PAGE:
Dropshort Marsh is a 2.7 hectare biological Site of Special Scientific Interest in Toddington in Bedfordshire. It was notified under Section 28 of the Wildlife and Countryside Act 1981 in 1985, and the local planning authority is Central Bedfordshire Council. The site is managed by the Wildlife Trust for Bedfordshire, Cambridgeshire and Northamptonshire.
Flitwick Moor is a 59.8 hectare biological Site of Special Scientific Interest between Flitwick and Greenfield in Bedfordshire. It was notified under Section 28 of the Wildlife and Countryside Act 1981 in 1984 and the local planning authority is Central Bedfordshire Council. The site is managed by the Wildlife Trust for Bedfordshire, Cambridgeshire and Northamptonshire.
The Viper's Bugloss(Hadena irregularis) is a species of moth of the family Noctuidae. It is found in Europe.
Monacha cartusiana is a species of small air-breathing land snail, a terrestrial pulmonate gastropod mollusk in the family Hygromiidae, the hairy snails and their allies.
A wildlife inspector is a person empowered by law to protect wildlife.
Kings and Bakers Woods and Heaths is a 212.8 hectare Site of Special Scientific Interest (SSSI) between Heath and Reach in Bedfordshire and Great Brickhill in Buckinghamshire. The site is mainly in Bedfordshire but includes Rammamere Heath in Buckinghamshire. It was notified in 1984 under Section 28 of the Wildlife and Countryside Act 1981, and the local planning authorities are Central Bedfordshire Council and Aylesbury Vale Council. Part of it is a National Nature Reserve, and part of it is a nature reserve managed by the Wildlife Trust for Bedfordshire, Cambridgeshire and Northamptonshire. it is also a Nature Conservation Review site.
Fancott Woods and Meadows is a 13.3-hectare Site of Special Scientific Interest near the hamlet of Fancott in Bedfordshire. It was notified under Section 28 of the Wildlife and Countryside Act 1981, and the local planning authority is Central Bedfordshire Council. The site is managed by the Wildlife Trust for Bedfordshire, Cambridgeshire and Northamptonshire.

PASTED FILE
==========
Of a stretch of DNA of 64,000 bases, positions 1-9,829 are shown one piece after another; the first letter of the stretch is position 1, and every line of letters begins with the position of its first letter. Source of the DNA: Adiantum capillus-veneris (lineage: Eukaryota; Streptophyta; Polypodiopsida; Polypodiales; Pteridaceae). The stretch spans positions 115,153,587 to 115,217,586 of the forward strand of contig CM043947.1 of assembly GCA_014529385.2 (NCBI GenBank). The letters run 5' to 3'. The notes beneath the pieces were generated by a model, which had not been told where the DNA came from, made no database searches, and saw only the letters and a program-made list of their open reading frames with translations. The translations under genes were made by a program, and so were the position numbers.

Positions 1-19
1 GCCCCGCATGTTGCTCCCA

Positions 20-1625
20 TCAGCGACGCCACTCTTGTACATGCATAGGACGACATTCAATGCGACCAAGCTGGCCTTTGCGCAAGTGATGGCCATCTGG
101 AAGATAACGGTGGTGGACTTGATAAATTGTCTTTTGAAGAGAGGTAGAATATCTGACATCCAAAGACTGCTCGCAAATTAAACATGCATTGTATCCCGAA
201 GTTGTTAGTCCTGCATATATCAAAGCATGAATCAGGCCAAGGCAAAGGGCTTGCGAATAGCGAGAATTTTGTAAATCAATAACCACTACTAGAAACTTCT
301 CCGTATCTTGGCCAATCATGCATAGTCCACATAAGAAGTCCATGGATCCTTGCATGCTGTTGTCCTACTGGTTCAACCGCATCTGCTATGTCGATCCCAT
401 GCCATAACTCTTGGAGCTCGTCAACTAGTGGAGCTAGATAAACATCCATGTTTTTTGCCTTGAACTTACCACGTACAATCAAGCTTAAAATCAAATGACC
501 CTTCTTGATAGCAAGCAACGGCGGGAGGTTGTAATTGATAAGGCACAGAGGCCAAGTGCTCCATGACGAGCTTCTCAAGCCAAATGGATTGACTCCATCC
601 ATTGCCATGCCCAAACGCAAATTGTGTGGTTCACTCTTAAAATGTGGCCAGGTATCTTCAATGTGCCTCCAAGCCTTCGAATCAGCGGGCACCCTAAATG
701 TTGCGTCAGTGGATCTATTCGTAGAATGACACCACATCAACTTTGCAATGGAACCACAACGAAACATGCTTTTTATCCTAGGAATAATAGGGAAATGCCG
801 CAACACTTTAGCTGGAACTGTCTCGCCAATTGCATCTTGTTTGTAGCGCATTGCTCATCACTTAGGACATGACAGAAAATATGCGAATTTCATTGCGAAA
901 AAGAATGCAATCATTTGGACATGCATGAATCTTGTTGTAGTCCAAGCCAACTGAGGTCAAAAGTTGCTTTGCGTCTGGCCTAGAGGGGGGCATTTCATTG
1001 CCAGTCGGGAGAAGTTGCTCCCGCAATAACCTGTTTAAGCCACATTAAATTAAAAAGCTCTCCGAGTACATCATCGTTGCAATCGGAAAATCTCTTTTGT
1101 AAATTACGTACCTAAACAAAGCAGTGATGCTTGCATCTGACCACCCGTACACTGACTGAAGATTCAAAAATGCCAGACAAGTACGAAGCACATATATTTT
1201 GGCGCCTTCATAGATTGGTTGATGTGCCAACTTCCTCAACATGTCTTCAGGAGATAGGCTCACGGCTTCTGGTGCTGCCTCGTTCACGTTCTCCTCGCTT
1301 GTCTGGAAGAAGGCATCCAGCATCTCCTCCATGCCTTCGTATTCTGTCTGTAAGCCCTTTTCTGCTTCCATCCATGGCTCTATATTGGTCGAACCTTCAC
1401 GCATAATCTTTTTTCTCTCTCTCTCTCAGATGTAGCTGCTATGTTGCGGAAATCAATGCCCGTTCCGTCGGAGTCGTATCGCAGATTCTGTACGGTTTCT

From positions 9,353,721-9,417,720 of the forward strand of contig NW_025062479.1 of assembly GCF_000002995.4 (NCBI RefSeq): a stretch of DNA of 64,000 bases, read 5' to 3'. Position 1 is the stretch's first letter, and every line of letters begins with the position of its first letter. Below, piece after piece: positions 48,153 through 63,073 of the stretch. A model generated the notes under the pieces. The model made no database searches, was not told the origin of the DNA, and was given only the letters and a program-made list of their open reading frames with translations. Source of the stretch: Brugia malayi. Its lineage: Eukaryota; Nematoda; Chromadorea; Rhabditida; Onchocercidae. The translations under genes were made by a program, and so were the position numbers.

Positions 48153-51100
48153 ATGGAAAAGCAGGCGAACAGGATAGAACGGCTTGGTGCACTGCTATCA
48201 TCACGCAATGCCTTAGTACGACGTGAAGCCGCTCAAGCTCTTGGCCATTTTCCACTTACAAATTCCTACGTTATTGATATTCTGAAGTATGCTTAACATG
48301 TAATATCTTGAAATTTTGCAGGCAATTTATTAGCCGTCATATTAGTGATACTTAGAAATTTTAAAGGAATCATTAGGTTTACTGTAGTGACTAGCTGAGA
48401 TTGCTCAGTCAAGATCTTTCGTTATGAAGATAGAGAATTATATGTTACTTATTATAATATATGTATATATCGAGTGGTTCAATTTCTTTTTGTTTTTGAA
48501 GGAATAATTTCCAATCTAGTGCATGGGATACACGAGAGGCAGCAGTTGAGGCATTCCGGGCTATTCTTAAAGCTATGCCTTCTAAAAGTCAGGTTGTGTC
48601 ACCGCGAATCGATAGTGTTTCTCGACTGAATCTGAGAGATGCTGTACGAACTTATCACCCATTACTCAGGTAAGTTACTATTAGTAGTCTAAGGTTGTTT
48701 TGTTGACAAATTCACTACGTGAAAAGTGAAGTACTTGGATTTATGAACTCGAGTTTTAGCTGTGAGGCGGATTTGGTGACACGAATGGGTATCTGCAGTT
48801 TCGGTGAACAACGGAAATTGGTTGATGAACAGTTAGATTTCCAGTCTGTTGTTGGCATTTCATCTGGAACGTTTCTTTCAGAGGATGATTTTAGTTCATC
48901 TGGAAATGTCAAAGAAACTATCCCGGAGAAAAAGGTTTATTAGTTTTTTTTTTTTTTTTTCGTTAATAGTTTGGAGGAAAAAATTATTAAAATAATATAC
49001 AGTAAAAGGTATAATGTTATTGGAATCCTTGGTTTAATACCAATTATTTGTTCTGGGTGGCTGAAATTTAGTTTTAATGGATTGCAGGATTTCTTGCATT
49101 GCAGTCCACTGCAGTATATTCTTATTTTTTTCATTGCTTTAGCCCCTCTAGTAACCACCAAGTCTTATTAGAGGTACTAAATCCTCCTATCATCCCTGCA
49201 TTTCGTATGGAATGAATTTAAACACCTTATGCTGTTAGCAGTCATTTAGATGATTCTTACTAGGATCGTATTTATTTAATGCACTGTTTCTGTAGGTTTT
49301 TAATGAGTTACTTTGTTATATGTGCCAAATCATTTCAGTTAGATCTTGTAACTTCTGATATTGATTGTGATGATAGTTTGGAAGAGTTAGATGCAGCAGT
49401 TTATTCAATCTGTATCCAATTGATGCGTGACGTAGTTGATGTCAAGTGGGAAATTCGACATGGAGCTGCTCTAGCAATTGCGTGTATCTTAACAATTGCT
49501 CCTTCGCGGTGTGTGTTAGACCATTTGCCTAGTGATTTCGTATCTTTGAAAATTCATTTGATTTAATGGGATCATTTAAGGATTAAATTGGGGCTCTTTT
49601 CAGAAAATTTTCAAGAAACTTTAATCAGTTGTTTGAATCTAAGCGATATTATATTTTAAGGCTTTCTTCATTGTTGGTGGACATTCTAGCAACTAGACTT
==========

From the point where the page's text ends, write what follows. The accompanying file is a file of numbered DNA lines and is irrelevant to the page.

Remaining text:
Wildlife law in England and Wales is the law relating to the protection of wildlife in England and Wales. The law is considered by some as "confusing" and "complicated", and containing "inconsistencies", in November 2013 the Law Commission consulted about the possibility of reform. Much of existing UK law dates from pre-Victorian times. Wildlife was viewed as a resource to be utilised by the landowner or occupier, phrases such as "game" or "sporting rights” appear. Public opinion is now much more in favour of protection of birds and mammals rather than the landowners’ interests.
The Wildlife and Natural Environment (Scotland) Act 2011 or WANE Act is an Act of the Scottish Parliament which introduced legislation to that country, affecting the way land and the environment is managed. The Act also amended earlier environmental legislation, including the Wildlife and Countryside Act 1981 and the Deer (Scotland) Act 1996.
Hockering Wood is a 89.5-hectare (221-acre) biological Site of Special Scientific Interest east of Dereham in Norfolk.